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The elders that I know without children have close relationships with friends, nieces, nephews, cousins, etc. They end up taking on a lot of the care. 

I have an uncle without children. He's got himself a girlfriend only a few years older than me (!!!). She's already stepped in when he fell ill, so I assume she'll keep doing so as long as they stay together.  If I was closer, I'd check up on him more, but I'm 1800 miles away.  The relationship seems legit, so Mazel Tov. 

My dad's new wife doesn't have kids. I guess my dad is her care-plan! 🤷‍♀️  The current plan for the newlyweds seems to be "act like we'll never die".  My mom and her husband have the same "care plan".  🤷‍♀️

 

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7 hours ago, Carol in Cal. said:

There are ‘elder orphans’ who really have no one to take care of them.

Falling back on assisted living is iffy.  I have a relative who works in a care place and has cared for several relatives ‘ on the side ‘ and his frequently repeated conclusion is that care quality in institutions depends mostly on how many visitors the patient gets.  

This absolutely does make me nervous for the future of my no-contact relative. I’ve thought about the possibility of rotating check ins with two other people, and maybe we’ll give that a go, but I suspect it would still be pretty psychologically damaging. Depending on place and policies, I’d be happy to pay someone to make randomly scheduled weekly check ins.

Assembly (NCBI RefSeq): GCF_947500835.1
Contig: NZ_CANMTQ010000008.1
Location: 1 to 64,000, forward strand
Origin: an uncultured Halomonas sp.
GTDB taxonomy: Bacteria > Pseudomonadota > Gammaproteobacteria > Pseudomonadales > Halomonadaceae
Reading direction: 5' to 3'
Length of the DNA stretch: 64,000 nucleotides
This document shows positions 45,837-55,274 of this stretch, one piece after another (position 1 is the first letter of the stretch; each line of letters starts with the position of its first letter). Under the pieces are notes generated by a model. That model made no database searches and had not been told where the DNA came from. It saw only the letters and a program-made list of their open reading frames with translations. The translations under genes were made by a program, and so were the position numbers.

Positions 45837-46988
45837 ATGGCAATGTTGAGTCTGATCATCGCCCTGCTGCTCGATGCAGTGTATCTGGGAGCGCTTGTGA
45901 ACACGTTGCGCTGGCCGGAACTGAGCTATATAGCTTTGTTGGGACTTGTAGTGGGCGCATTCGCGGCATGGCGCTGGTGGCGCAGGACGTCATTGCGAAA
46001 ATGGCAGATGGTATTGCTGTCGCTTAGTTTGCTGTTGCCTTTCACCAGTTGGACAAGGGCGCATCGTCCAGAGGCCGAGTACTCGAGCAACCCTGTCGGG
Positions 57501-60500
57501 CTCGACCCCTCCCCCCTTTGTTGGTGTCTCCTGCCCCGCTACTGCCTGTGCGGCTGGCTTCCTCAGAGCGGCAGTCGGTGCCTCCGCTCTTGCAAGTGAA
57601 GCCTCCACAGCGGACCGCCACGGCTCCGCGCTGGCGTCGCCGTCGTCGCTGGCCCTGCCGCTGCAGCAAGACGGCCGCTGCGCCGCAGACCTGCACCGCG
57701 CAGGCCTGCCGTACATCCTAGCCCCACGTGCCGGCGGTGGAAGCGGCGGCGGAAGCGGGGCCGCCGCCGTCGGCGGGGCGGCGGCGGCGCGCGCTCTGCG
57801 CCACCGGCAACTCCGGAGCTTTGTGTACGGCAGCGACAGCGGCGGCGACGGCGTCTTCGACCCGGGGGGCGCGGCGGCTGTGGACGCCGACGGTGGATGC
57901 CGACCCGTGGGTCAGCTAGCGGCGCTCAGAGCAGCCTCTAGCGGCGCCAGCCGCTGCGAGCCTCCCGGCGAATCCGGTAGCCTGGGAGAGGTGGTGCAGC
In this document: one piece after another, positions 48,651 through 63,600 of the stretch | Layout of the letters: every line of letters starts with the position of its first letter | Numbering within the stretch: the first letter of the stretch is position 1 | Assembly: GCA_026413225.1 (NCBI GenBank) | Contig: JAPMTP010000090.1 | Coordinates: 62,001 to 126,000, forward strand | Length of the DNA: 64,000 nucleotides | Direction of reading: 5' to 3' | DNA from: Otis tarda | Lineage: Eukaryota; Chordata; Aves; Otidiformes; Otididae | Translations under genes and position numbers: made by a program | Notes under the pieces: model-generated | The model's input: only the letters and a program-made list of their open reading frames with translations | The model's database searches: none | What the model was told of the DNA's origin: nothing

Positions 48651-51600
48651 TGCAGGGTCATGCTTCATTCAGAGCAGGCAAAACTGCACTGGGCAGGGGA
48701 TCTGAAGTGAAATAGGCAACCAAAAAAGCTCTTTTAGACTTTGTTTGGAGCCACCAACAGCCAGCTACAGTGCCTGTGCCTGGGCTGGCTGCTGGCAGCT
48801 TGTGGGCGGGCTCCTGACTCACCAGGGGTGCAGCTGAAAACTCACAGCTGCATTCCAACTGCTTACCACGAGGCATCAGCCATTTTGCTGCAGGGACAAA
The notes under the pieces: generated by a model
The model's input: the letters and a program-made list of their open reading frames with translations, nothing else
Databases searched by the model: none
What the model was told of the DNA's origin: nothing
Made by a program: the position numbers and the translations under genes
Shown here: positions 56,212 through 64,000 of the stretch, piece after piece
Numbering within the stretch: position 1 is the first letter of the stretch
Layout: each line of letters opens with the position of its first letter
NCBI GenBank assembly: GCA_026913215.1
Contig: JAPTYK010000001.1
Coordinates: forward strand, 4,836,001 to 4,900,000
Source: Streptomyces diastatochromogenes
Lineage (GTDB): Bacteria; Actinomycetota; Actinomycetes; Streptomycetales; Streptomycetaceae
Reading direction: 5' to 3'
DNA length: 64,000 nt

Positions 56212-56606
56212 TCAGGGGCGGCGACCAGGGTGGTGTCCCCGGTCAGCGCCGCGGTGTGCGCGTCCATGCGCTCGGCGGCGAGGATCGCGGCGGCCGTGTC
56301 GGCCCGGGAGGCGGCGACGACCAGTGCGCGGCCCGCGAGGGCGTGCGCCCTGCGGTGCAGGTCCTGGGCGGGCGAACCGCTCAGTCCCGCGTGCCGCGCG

She’s absolutely horrible, but that doesn’t mean I’m okay with abuse or neglect!

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1 hour ago, Carrie12345 said:

This absolutely does make me nervous for the future of my no-contact relative. I’ve thought about the possibility of rotating check ins with two other people, and maybe we’ll give that a go, but I suspect it would still be pretty psychologically damaging. Depending on place and policies, I’d be happy to pay someone to make randomly scheduled weekly check ins.

She’s absolutely horrible, but that doesn’t mean I’m okay with abuse or neglect!

This is where we are now with my MIL.  After years of almost no contact, FIL died last year and now she needs us all. the. time.  She acts like nothing ever happened before last year and calls us constantly with, " I need.  I want."  She was just diagnosed with colon cancer and I have to take her to the surgeon today.  She has become a HUGE burden to us, which we swore would never happen, but the alternative is...?  I don't know.  She needs us.  I did contact the county senior services center to find out resources we can use so we can be involved as little as possible, but it's still a lot on us.  She is totally helpless.